This morning I presided at the 10:30 morning mass. The Church was overflowing - there were probably over six hundred who attended mostly from the upper class. This was the homily that I preached:
Many of us are concerned about having more money and possessions so that we can fulfill our basic needs and desires- to eat well, have a nice house, drive a car, provide good education for the children, pay the hospital when we get sick, etc. There's nothing wrong with working hard so that we can live in comfort.
What is wrong is when the accumulation of wealth and material possessions become an obsession and when our hearts are filled with greed. This becomes the sole purpose of our existence. We make an idol out of our wealth - when we think that this is the only thing that matters. What is worst is when we use evil means to achieve this end - when we exploit others, treath them unjustly, engage in graft and corruption, destroy the environment, etc. We become materialisticd and live as if there is no God and as if we will never die. We become like the Rich Fool in the parable we have just read.
In our Gospel today, Jesus warns us: "Take care care, be on your guard against all forms of greed, for one's life does not consist in the abundance of one's possessions."
Jesus reminds us also of the reality of death. We are all going to die someday. This awareness forces us to examine our priorities - about what matters most in life.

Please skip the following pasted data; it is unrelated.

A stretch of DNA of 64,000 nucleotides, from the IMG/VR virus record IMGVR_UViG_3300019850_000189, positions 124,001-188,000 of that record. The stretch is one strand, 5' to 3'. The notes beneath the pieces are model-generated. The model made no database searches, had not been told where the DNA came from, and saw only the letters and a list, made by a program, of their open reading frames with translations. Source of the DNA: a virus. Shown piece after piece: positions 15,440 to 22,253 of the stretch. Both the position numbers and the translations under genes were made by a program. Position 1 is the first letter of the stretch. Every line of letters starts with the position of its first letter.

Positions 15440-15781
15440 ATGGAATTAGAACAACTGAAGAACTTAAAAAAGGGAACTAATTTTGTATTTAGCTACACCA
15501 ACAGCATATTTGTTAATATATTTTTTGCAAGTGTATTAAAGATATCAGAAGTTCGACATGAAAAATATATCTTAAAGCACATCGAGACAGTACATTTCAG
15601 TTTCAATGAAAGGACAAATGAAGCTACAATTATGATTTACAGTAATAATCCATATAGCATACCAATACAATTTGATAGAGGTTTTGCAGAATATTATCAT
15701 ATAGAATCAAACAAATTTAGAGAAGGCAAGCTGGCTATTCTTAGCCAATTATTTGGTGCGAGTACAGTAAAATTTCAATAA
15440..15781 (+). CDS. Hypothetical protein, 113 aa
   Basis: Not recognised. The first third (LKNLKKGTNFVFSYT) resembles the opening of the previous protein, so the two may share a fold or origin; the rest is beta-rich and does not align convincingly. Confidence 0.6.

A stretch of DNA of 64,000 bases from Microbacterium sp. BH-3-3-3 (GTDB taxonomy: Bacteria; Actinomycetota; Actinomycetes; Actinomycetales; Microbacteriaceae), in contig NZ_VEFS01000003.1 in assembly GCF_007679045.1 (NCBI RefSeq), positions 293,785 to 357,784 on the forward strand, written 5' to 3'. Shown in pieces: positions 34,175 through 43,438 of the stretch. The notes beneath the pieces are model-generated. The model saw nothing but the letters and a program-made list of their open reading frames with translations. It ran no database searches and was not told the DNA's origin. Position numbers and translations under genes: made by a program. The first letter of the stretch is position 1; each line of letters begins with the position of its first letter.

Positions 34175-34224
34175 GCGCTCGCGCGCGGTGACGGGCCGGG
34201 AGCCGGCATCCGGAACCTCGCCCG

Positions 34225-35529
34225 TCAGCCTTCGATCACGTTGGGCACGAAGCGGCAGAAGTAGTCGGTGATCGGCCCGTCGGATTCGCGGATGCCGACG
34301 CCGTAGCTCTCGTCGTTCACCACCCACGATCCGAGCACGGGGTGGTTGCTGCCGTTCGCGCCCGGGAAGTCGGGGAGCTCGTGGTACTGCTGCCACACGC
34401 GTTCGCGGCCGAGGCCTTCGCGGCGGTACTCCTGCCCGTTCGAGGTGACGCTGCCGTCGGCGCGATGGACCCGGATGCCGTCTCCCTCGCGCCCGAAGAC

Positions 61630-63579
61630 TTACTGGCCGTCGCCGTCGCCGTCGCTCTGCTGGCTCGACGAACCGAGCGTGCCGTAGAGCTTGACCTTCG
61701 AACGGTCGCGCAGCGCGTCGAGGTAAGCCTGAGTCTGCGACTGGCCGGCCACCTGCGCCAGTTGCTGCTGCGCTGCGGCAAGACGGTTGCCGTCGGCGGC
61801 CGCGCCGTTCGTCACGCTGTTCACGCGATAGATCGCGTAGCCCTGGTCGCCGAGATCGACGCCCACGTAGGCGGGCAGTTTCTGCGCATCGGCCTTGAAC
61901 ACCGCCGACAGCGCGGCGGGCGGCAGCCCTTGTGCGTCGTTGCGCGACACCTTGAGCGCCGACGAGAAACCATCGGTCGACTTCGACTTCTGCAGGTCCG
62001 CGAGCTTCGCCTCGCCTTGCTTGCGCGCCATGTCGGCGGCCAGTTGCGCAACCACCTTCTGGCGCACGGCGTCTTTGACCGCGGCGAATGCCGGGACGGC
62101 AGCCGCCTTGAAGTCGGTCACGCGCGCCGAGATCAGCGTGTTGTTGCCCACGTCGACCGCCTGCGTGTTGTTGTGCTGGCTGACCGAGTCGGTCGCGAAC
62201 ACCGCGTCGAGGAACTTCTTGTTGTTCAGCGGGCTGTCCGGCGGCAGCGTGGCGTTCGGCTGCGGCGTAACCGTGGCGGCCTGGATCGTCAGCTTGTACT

There is more to life than accumulating material possessions. When this is all we have accomplised at the end of our life, we will still be failure in God's eyes. To be rich in God's eyes is not just about having more money.
We really do not know how much time we have left here on earth. It could be 24 years, or 24 months, or 24 hours. The most important question we need to answer is not how much more money and possession that we can accumulate.
Rather, how much love and care we can show to our fellow human beings - starting with our own family (your spouse, the children, relatives), our neighbors, the community, the poor in our midst.
We need to answer the question: what legacy can we leave behind after we are gone? What is the good that we have done - how we make this world a better place to live in, our efforts to eradicate poverty, to work for peace and justice, to defend the environment, etc.
Ultimately we need to examine our relatioship with the source of our being - God - who is also our final destiny.
In the end, God will judge us by our love and the good we have done - not by our possessions. The persons who have loved God and people the most are truly rich in God's eyes.